It was the poet John Donne who first told us that no man is an island, implying that we cannot live entirely without contact with other people i.e. we do not thrive in isolation. Simon & Garfunkel sing the refrain, I am a rock / I am an island, claiming to be self-sufficient – for the time being anyway. To isolate ourselves is neither possible nor a good idea claims the philosopher, Karl Popper (1902-1994). According to him, we are social creatures to the inmost of our being.

True: so are many other animals in their own way, which is possibly why we enjoy scenes such as the ones below as they reflect the empathy we have for others and connect with our desire to be regarded as being ‘special’ to someone.

Elephants in Addo Elephant National Park


Zebra in Addo Elephant National Park


Yellow-billed Storks in Kruger National Park


Giraffe in Kruger National Park


Springbuck in the Kgalagadi Transfrontier Park



A visit to the Addo Elephant National Park is incomplete without observing some of the many birds in the area. Here are three we encountered recently:

A Grey Heron contemplating the prospects of food in the Ghwarrie Waterhole.

This Rednecked Spurfowl eyed us curiously as we drove past along one of the many dirt roads.

One of three Cape Wagtails bobbing across the lawn at Jack’s Picnic Site while searching for insects.


We were at Jack’s Picnic Site in the Addo Elephant National Park in the company of some little people. What an interesting place it was for them to explore while the rest of us got a delicious picnic ready: a large dung beetle obligingly made its way across the gravel; two songololos (millipedes) explored the logs and crossed in front of several pairs of fascinated feet.

Other delights included a quick witted Boubou that stole a strip of ham from the picnic table in a flash before anyone else had even had a chance to partake of their own salad buns.

We were serenaded by several Cape Bulbuls – you can tell from the background that this was a dull day weather-wise.

A Sombre Bulbul came to see what could be scrounged from both the ground and the table – it was at this point that one of the little ones pointed out a sign warning visitors not to feed the animals [SO low down and completely overgrown that it was rendered invisible to adult eyes].

The visit from a Cape Robin was a fleeting one.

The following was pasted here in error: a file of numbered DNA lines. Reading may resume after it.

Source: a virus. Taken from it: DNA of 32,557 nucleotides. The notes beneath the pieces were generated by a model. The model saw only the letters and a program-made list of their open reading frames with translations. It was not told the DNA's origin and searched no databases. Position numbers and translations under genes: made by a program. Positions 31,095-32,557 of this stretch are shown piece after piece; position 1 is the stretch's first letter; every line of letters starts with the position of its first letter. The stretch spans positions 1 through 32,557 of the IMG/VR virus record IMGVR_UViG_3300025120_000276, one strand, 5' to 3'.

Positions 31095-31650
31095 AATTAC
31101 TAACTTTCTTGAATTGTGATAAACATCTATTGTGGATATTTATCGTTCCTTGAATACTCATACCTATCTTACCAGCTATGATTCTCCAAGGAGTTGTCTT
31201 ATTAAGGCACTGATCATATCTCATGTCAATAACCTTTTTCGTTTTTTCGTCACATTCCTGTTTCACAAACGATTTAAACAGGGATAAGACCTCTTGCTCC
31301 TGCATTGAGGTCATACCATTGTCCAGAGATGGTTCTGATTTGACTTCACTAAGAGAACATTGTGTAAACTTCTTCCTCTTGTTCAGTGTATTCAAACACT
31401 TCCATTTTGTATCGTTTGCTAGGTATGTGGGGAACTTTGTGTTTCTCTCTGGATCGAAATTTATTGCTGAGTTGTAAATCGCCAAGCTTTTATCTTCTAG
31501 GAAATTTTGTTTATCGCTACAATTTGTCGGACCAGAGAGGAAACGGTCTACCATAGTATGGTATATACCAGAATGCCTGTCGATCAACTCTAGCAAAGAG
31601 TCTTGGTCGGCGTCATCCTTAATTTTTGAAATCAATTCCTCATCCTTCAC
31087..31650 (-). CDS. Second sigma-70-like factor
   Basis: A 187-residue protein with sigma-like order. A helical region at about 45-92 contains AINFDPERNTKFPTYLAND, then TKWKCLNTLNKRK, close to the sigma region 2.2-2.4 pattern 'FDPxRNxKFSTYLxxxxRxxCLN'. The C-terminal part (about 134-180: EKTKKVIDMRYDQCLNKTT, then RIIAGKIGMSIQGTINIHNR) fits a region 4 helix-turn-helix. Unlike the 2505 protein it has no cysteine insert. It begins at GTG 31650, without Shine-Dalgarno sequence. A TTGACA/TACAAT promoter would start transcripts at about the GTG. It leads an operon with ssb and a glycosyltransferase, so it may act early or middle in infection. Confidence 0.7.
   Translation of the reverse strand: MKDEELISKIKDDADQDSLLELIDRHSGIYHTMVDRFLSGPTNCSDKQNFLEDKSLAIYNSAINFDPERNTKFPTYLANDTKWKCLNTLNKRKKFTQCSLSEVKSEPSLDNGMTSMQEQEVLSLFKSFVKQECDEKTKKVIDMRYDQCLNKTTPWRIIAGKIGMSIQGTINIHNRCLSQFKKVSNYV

Perhaps because it had not seen one of these before!


Since it was opened in about 2011, Jack’s Picnic Site in the Addo Elephant National Park has proved to be a popular spot for picnics at any time of the day – and especially over lunch time, which could be anytime between eleven in the morning and three in the afternoon. It is situated inside a 500 hectare Botanical Reserve which is a protected area put aside to monitor the impact of mega-herbivores, particularly elephants, on the subtropical ticket vegetation.

As you can see from the image below, the site is named after a black rhino called Jack:

It is a fenced off area with beautifully constructed picnic sites surrounded by natural vegetation to ensure one’s privacy.

What has always been striking about this site is the deliberate absence of rubbish bins – working on the principle that what visitors bring in they should be prepared to take out. Over the past year in particular I have been struck by the number of visitors asking the caretaker where the bins are – despite the signs explaining why there are no bins.

Of even more concern is that on more occasion I have seen the caretaker actually producing a large black bin bag for visitors to deposit their rubbish in. Why couldn’t they take it home? Yesterday I saw the disturbing sight of a black bin bag tied to the Spekboom hedge outside the ablution block.

Not only was it filled with rubbish, but there was another one filled with rubbish behind the hedge.

The caretaker told me that this is done because tourists keep asking for rubbish bins/bags or – and this is the really shocking part – they dispose of their picnic rubbish by hiding it in the bushes and shrubs surrounding their picnic site “and this makes it difficult for us to clean”, he said.

This is a fine example of how good intentions on the part of the National Parks Board go awry because of the self-centredness and laziness of the public. It is a shame that tourists should flout what is a good idea simply because they do not wish to deal with the rubbish of their own making.


We seldom come across Vervet Monkeys in the Addo Elephant National Park and so were surprised to see this one as we rounded a corner:

It had obviously rained a day or so before our arrival for there were puddles all over the veld, most notably where the dirt roads were. A little further on we were met by this sight:

Drinking from the puddles in the road.


Note the baby tucked under its mother.